Along with sequencing services — and equally important — the company offers its customers tools to analyze the data. "The value proposition that we are offering is not only that we can sequence your samples but that we can provide you with tools and applications that allow you to interpret and visualize your data in a meaningful way," Robins said.

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Customers can order services and track their samples through a LIMS system and analyze their data online via cloud computing, using various applications. For example, they can select a group of samples from their sample set, analyze them for a specific feature, and obtain the results in a format suitable for publication.

Adaptive TCR is targeting both immunology researchers and vaccine makers as customers. So far, it has seen "a flood of interest" from academic researchers, Robins said, who study, for example, autoimmune diseases or how the immune system reconstitutes after transplantation. It is also "in serious discussions" with several pharmaceutical companies about using its technology to help determine vaccine efficacy in clinical trials of vaccines.

In addition to providing services, the company is developing assays to diagnose disease or to monitor therapy, in collaboration with academic researchers.

With Hutchinson researcher Colleen Delaney, for example, the company is studying how the immune system reconstitutes in patients who have undergone a core blood transplant, and whether the diversity of T-cell receptors regenerated can help determine which drugs the patient should take or stop taking.

In another project, company researchers are trying to find TCR sequences that overlap between patients with type 1 diabetes and could serve as diagnostic biomarkers for the disease. TCRs specific for an autoimmune disease like type 1 diabetes could also serve as therapeutic targets.

The goal is to offer laboratory-developed tests, which will take several years to develop, Robins said, and the firm is currently evaluating whether to partner with a CLIA-certified laboratory or to obtain in-house CLIA certification.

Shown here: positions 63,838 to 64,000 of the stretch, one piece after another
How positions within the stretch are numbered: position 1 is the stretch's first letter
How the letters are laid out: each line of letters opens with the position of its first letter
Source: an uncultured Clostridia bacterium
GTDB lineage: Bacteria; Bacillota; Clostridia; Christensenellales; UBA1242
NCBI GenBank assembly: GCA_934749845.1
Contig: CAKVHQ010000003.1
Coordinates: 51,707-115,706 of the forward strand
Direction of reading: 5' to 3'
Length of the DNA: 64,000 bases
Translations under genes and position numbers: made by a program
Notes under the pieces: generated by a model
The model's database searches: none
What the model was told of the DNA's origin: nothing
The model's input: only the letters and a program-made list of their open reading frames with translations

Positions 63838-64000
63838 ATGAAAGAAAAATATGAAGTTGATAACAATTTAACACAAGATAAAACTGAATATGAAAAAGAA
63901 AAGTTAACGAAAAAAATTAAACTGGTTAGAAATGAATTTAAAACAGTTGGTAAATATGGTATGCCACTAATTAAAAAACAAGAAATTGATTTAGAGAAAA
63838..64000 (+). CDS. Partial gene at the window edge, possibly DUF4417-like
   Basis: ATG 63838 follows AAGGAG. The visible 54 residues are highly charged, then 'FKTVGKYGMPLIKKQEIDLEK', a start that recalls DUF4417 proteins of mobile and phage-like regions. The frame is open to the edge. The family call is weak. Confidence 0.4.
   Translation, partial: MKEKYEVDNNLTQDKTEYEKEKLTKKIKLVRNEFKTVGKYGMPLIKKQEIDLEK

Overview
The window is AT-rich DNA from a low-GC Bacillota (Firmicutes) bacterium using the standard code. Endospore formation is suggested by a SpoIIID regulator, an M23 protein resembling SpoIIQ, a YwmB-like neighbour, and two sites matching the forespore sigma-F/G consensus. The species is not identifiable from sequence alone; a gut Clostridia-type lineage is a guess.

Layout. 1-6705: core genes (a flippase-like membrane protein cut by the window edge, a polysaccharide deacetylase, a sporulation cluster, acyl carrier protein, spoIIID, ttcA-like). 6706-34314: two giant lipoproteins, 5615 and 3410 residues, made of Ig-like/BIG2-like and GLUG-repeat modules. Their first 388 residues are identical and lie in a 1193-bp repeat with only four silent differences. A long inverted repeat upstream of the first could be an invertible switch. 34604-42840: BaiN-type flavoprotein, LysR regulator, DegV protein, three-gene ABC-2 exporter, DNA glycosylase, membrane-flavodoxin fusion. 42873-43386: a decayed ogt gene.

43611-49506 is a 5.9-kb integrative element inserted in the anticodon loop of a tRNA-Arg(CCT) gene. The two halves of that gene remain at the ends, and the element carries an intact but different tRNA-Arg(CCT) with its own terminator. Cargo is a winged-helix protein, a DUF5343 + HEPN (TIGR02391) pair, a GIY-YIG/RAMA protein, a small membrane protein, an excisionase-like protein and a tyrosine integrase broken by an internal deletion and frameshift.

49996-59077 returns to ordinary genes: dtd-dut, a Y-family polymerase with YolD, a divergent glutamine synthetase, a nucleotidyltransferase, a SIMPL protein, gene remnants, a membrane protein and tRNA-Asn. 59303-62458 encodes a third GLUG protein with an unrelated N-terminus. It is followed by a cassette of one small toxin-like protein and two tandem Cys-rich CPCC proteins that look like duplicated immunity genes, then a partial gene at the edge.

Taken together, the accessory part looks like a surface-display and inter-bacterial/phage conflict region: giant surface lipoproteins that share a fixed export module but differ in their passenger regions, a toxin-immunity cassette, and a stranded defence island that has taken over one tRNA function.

"There are so many applications," Robins said, and the firm's internal R&D is "just focusing on the highest-probability success experiments at this point."

Rob Holt, a senior scientist and head of sequencing at the British Columbia Cancer Agency's Genome Sciences Centre in Vancouver, agreed that immune repertoire profiling has a lot of potential applications. "Since immune repertoire diversity is an indicator of immunocompetence, there are applications in any situation where people are immunocompromised or immune challenged — for example, oncology, infectious disease, autoimmunity, transplantation medicine."

Last year, Holt and his colleagues published a method for profiling rearranged T-cell receptor variants that is similar in principle to Adaptive TCR's method (IS 6/30/2009), though he said there are "some methodological differences in preparing the sequencing libraries and handling the data."

Robins claimed that Adaptive TCR currently does not have any direct competitors. Beckman Coulter offers a test called the IOTest Beta Mark kit, which uses flow cytometry to quantitatively determine the TCR V beta repertoire, but this and other tests, such as spectratyping, are "very low-resolution tests," he said.

However, according to Holt, a San Francisco-based startup called MLC Dx is planning to employ sequencing-based T-cell receptor profiling as well. The firm's CEO declined to provide further information about the firm or its plans at this time.